“A prevalent misconception within the media, among politicians and others, is that all industry finds chemical regulations ineffective, burdensome and a threat to their profits, when in fact many downstream chemical users…realise there is much to gain from increased transparency of information and better regulatory control over the production and use of chemicals.”
Holding this view, and with the adoption of REACH still two years away, Swedish NGO ChemSec in 2004 established a forum for downstream companies such as retailers and consumer products manufacturers to discuss the challenges they faced in reducing the use of chemicals of concern in their products. Today, itsbusiness group, who include Dell, Ikea, Skanska and Sony Mobile Communications, continues to exchange information and share best practice, and support the application of ChemSec’s SIN List as a tool for substituting hazardous substances.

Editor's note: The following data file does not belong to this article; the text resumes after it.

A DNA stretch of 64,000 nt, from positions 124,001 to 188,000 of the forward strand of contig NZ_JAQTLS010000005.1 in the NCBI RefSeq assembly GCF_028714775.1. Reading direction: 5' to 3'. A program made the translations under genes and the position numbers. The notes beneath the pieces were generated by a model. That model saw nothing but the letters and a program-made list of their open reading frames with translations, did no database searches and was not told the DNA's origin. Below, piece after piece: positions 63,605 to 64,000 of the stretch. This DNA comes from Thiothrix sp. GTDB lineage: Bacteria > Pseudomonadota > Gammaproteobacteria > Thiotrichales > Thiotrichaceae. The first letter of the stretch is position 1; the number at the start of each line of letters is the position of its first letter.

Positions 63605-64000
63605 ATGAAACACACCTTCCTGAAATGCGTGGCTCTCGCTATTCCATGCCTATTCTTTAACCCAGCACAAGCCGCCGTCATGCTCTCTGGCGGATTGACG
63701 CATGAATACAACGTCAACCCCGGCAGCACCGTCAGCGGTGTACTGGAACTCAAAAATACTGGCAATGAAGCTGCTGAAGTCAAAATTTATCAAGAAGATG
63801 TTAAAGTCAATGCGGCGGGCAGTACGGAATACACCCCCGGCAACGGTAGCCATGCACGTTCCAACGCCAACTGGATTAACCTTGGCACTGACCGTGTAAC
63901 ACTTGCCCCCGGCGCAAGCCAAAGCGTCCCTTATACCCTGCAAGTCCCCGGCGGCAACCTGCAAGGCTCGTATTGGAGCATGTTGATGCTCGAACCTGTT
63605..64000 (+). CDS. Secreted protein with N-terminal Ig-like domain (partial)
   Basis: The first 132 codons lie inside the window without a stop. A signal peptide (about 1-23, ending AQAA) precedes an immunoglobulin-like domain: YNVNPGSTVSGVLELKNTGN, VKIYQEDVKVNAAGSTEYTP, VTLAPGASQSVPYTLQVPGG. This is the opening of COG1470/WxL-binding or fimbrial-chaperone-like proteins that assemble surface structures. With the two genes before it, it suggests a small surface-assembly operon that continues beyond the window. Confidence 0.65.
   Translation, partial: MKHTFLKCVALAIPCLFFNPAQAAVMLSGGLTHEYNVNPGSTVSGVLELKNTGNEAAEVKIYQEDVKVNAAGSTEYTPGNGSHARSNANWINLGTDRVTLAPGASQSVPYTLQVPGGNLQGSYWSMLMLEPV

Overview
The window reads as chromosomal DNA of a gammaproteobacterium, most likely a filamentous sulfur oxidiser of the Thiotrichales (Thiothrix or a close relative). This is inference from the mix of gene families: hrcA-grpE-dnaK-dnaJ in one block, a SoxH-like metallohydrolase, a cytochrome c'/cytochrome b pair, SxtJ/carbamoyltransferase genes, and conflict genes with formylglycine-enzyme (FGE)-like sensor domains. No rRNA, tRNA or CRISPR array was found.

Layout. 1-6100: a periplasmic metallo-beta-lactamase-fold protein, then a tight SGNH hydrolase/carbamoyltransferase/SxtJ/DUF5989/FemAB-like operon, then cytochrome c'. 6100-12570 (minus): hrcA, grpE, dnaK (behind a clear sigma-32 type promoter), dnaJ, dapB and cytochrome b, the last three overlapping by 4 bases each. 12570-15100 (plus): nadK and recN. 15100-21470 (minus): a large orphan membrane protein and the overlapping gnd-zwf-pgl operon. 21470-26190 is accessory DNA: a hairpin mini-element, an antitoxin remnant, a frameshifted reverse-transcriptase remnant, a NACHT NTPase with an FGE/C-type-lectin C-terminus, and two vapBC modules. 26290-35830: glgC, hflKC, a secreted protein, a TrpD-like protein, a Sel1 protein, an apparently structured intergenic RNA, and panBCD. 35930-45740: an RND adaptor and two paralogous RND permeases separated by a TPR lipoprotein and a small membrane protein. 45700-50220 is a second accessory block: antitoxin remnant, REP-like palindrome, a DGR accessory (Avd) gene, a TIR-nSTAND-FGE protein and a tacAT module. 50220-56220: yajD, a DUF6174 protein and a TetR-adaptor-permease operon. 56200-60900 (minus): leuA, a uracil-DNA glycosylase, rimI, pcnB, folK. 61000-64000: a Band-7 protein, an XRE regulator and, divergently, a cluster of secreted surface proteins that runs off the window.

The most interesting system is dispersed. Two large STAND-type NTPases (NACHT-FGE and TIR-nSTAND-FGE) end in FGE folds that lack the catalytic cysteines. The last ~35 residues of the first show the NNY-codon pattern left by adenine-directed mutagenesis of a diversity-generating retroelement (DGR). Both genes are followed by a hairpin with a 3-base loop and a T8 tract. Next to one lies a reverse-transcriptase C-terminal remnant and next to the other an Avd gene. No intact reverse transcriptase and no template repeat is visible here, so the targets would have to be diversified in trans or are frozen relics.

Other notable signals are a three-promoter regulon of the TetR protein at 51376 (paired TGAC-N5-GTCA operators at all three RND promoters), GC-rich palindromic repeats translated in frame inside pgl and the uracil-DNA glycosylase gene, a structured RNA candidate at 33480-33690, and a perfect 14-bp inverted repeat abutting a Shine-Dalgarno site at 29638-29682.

A similar forum exists in the US, where NGO Clean Production Action established its Business NGO Working Group (BizNGO) in 2006 at an inaugural meeting of 22 organisations, including companies such as Hewlett-Packard, Dell, Kaiser Permanente and Nike. Since 2010, the group has sought to make the voice of downstream users heard in debates about policy initiatives such as California Safer Consumer Products Regulations and efforts to reform the federal Toxic Substances Control Act (TSCA), by submitting comments, presenting at Congressional hearings and meeting members of congress and staff at the US EPA. It says its main focus is on “the lack of chemical ingredient disclosure across the supply chain, the need for comprehensive hazard data, as well as the need for safer alternatives.”